The Use of Landsat Data to Monitor Forest Destruction in Eastern Honduras
Date of Graduation
Master of Science in Geospatial Sciences
Geography, Geology and Planning
Tropical deforestation is becoming one of the most publicized topics today because of the emerging relationship between deforestation and soil erosion, floods, drought, and rural poverty. Further, the world's remaining tropical forests are disappearing at accelerating rates, and this may be contributing to global climate change. This change detection case study investigates forest destruction using Landsat TM data over a three-year period in the state of Olancho located in Eastern Honduras. The case study will determine area and extent of deforestation by comparing two Landsat images approximately three years apart. Image processing software will be used to view the satellite images, classify land use, and detect change. This area is geographically diverse covering several vegetation types and different terrains. Objectives are to document the amount of deforestation, locate the areas where deforestation is taking place, and document the primary patterns and locations of deforestation. Change from forest to agriculture was found between the 1987 and 1990 images. This study is important because it will help monitor changes in land use, a major cause of forest destruction and a potential cause of global climate change.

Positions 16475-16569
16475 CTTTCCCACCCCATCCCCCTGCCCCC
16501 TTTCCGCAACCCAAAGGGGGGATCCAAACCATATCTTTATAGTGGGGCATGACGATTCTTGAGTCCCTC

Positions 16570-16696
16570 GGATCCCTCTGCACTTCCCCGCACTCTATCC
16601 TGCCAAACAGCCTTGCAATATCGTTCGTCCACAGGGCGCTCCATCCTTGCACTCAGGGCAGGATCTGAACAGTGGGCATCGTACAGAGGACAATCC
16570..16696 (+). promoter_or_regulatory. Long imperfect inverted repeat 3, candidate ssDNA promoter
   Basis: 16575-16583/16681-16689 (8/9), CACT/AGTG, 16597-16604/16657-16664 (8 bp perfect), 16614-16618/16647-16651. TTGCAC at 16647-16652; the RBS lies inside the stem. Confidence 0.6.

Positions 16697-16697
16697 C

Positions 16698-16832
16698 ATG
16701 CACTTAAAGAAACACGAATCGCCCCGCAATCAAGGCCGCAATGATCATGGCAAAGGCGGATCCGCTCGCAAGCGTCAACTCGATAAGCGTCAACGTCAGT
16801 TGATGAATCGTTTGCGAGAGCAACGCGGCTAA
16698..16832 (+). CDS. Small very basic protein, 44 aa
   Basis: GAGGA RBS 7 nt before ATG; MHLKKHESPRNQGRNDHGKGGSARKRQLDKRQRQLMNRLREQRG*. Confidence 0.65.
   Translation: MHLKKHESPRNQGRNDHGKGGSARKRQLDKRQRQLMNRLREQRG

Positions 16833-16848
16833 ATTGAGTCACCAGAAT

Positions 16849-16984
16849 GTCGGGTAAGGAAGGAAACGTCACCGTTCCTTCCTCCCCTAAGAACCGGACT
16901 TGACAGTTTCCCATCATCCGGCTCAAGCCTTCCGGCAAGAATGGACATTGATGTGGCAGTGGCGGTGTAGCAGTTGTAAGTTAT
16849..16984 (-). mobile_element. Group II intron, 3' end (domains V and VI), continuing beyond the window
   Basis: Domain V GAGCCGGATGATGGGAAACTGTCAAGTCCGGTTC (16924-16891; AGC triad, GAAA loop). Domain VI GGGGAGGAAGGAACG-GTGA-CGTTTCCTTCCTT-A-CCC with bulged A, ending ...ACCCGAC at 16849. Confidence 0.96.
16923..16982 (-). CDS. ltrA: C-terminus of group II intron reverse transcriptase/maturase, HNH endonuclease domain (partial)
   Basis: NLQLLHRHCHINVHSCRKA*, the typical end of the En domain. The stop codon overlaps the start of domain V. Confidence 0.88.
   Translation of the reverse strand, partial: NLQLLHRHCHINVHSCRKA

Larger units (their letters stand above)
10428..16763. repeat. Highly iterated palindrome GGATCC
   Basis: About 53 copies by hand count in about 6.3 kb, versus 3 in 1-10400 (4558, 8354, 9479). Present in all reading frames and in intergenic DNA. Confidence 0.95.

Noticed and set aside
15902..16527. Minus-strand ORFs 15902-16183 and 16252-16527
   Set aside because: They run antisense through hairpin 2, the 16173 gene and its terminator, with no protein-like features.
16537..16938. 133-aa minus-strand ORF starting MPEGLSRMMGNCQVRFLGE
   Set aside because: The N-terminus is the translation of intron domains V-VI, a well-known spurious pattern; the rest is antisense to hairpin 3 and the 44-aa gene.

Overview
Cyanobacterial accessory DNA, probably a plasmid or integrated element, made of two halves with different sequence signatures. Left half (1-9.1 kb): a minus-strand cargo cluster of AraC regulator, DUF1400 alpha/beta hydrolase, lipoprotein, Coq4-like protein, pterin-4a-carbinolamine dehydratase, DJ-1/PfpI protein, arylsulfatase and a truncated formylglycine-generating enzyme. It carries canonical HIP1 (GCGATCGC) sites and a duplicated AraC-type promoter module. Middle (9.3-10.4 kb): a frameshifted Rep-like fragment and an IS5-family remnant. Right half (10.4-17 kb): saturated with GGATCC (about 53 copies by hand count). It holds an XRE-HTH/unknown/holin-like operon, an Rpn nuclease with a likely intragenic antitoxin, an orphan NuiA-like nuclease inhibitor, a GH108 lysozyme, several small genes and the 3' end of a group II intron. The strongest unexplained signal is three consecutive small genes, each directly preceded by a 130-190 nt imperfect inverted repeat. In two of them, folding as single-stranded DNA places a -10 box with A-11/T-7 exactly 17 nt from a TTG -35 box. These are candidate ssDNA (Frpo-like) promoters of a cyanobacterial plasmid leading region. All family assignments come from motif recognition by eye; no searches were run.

© Nathan Stephenson
Stephenson, Nathan, "The Use of Landsat Data to Monitor Forest Destruction in Eastern Honduras" (2001). MSU Graduate Theses. 736.